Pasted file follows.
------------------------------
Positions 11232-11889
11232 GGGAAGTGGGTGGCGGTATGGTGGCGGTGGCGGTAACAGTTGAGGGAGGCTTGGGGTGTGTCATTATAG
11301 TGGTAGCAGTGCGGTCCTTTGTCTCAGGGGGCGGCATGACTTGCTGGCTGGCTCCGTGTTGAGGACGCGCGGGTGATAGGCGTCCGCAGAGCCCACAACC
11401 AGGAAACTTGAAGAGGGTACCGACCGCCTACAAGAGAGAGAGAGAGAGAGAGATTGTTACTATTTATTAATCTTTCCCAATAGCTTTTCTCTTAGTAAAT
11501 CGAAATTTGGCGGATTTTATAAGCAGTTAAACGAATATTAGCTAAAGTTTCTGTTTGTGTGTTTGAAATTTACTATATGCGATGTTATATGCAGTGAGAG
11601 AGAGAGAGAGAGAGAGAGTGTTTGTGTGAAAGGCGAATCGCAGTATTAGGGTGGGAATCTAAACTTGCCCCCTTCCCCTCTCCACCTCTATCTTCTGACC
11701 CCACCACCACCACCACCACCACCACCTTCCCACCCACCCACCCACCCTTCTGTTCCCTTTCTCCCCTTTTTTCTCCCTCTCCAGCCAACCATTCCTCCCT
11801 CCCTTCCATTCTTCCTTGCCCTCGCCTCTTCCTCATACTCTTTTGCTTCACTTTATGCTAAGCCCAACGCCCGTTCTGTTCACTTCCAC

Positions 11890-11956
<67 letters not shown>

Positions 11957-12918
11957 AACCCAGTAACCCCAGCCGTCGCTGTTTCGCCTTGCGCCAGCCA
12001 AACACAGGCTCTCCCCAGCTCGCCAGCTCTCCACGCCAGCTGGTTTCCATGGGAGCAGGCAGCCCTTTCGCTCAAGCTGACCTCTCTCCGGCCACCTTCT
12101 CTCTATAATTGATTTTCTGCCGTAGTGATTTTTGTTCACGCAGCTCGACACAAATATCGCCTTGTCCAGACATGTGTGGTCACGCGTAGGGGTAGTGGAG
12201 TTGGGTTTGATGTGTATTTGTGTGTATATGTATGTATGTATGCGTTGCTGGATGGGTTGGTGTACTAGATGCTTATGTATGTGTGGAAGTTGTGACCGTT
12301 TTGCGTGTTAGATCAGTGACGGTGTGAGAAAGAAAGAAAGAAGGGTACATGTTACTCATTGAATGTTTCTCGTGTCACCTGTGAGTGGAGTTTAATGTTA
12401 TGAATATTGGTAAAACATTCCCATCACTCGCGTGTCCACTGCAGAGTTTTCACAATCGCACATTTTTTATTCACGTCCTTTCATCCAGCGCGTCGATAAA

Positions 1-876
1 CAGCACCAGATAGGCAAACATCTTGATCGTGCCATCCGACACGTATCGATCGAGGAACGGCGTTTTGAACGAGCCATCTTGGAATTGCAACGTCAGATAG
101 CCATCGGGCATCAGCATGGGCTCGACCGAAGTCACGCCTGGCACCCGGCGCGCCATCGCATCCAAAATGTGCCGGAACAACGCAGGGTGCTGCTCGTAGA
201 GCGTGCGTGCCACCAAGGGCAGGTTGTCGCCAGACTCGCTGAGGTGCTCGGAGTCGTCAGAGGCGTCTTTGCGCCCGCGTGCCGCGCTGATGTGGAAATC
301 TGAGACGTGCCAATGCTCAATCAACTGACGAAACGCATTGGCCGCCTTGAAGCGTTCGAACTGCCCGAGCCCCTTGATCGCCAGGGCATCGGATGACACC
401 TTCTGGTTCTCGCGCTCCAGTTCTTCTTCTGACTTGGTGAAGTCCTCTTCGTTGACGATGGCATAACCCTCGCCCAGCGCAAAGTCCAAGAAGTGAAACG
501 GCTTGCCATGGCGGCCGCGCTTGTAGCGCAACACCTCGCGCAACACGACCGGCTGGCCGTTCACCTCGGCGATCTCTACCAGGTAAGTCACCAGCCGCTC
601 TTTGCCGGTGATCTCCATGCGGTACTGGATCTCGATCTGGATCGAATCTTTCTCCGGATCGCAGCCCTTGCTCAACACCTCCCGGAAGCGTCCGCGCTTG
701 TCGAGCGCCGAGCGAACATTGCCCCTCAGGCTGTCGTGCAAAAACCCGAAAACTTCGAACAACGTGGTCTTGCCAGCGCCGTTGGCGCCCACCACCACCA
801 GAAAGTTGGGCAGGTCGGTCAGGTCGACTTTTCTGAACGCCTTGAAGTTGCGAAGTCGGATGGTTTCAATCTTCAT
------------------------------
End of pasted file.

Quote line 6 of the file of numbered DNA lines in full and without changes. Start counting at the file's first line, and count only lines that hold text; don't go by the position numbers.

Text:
11601 AGAGAGAGAGAGAGAGAGTGTTTGTGTGAAAGGCGAATCGCAGTATTAGGGTGGGAATCTAAACTTGCCCCCTTCCCCTCTCCACCTCTATCTTCTGACC